I’ve dug out the claim I mentioned in case of people are interested - http://www.gameculture.com/2010/02/03/gameculture-exclusive-mark-neveldine-how-gamer-started-gta-movie - there’s probably more to it than this, but I suspect that this might have played a part/made it more of a nightmare that it need be. There was something else I read where someone at Rockstar saying, not too long ago, they would be willing to do a film, but they would insist on complete creative control, which is a sticking point.

Re: Videogame Movies
« Reply #49 on: June 11, 2010, 11:01:48 PM »
Also, there's already been a film (from 1977) and a fairly recent TV series called Grand Theft Auto

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Re: Videogame Movies
« Reply #50 on: June 20, 2010, 12:13:10 PM »
Just saw Prince of Persia and it's probably the best video game adaptation of all time, which is to say it's got a comprehensible plot, well-sketched characters and would stand up as its own film if it were completely divorced from the source material. As as film in of itself it's still utterly average, though. If they'd run the script by Joss Whedon or Clement and La Frenais to make the jokes funnier then it could have been a minor classic.

Kermode's remark about video games having a plot but no narrative is nonsense, based around a poorly educated understanding of what video games are actually like these days. It's just unfortunate that they're not choosing the more unusual and interesting properties.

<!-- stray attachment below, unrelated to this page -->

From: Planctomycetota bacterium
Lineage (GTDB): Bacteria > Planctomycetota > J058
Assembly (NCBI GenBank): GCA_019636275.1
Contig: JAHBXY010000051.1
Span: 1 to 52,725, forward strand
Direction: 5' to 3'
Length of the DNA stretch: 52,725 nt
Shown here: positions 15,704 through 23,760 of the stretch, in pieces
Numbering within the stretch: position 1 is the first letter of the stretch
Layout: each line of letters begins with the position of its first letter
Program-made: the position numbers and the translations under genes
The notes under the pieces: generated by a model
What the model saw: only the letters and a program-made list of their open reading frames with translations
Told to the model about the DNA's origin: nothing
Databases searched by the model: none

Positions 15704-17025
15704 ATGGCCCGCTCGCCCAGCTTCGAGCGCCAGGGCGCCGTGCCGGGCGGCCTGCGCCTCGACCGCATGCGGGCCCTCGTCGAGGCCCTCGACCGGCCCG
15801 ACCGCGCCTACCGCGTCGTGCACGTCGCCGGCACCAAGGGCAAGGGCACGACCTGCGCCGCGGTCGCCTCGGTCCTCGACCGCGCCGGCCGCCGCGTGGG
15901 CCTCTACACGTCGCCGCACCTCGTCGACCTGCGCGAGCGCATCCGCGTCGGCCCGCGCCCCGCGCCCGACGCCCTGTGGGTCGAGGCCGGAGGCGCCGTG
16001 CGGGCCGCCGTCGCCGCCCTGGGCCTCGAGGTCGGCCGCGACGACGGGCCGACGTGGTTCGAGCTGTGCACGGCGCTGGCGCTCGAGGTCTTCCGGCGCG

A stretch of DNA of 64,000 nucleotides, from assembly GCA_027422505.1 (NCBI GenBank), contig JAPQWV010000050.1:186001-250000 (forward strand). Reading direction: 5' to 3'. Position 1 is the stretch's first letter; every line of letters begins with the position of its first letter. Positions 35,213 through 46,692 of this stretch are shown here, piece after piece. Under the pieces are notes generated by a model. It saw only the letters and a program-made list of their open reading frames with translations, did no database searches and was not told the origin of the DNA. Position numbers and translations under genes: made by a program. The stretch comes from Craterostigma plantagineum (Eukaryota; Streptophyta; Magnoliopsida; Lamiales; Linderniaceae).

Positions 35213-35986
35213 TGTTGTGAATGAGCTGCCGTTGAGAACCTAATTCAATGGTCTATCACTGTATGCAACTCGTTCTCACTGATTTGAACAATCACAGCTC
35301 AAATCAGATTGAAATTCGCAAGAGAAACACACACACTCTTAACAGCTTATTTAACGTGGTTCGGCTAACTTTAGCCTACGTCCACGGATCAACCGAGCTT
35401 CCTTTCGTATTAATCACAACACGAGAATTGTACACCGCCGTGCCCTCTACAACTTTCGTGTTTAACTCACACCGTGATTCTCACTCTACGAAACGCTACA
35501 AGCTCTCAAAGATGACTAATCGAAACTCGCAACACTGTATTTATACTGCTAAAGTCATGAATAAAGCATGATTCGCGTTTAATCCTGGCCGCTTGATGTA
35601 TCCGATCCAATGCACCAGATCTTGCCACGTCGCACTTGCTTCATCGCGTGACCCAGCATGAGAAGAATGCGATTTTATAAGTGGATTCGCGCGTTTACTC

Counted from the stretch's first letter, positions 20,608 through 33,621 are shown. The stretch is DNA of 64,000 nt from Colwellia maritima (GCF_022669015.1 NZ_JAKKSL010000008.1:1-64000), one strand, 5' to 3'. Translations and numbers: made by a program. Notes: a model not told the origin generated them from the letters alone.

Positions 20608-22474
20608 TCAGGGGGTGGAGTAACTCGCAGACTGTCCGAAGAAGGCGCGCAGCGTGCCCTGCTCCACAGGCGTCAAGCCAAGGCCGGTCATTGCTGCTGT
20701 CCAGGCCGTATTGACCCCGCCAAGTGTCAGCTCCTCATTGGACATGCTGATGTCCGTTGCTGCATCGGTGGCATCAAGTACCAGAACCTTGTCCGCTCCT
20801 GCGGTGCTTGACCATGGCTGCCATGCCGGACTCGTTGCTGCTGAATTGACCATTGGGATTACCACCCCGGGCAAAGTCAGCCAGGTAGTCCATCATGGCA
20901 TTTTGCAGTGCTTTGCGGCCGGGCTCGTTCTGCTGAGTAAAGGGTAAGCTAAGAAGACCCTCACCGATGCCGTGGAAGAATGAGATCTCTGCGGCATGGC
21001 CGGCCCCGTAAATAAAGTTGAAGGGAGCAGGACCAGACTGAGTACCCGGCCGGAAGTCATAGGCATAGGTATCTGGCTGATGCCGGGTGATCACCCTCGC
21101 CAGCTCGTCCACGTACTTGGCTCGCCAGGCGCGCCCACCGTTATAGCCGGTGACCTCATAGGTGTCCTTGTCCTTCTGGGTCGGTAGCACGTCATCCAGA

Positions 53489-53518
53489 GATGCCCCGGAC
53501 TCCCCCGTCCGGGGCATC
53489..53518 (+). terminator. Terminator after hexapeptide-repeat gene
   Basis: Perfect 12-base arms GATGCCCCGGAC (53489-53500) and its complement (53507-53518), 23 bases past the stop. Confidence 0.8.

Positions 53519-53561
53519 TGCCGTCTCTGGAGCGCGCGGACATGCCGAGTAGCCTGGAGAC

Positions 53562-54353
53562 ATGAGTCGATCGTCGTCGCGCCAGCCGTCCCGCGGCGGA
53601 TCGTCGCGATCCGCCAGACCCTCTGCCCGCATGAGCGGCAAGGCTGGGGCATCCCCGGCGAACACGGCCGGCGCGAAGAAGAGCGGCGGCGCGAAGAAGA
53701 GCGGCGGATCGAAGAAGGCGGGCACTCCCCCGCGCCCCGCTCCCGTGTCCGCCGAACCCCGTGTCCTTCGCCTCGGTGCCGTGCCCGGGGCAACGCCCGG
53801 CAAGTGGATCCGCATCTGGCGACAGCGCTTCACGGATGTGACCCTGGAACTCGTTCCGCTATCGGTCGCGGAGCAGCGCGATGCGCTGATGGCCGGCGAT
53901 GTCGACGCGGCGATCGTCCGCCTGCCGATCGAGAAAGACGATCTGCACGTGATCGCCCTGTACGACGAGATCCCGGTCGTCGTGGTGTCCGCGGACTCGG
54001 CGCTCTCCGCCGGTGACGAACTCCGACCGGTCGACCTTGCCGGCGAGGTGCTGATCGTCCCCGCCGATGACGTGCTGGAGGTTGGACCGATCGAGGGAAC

Psychonauts, for example, would make a brilliant kids' movie and already has most of the plot beats down - all it would need is a little bit of restructuring to get rid of the excess characters and you could easily turn it into a rollicking two-hour flick.

Claude the Racecar Driving Rockstar Super Sleuth

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Re: Videogame Movies
« Reply #51 on: June 20, 2010, 10:18:12 PM »
Just saw Prince of Persia and it's probably the best video game adaptation of all time, which is to say it's got a comprehensible plot, well-sketched characters and would stand up as its own film if it were completely divorced from the source material. As as film in of itself it's still utterly average, though. If they'd run the script by Joss Whedon or Clement and La Frenais to make the jokes funnier then it could have been a minor classic.
I'd go along with that. It definitely jumped up a notch or two when when Alfred Molina was onscreen.

Kermode's remark about video games having a plot but no narrative is nonsense, based around a poorly educated understanding of what video games are actually like these days.
Certainly when he said that in reference to Silent Hill, I got the feeling that he had no idea that games now include cut scenes with acting and such - a level of ignorance which, given his smug dismissal of television, doesn't seem remotely far fetched. However, he revealed in his PoP review that he knows about them now. Again though, this was just use as a stick to beat the film with, because by including scenes of dialogue in between the all the running and fighting, it was just being like a game.

One thing that both amused and annoyed me in the reviews I read was that they all criticised the fact that the dagger was activated by a button, because joypads also have buttons.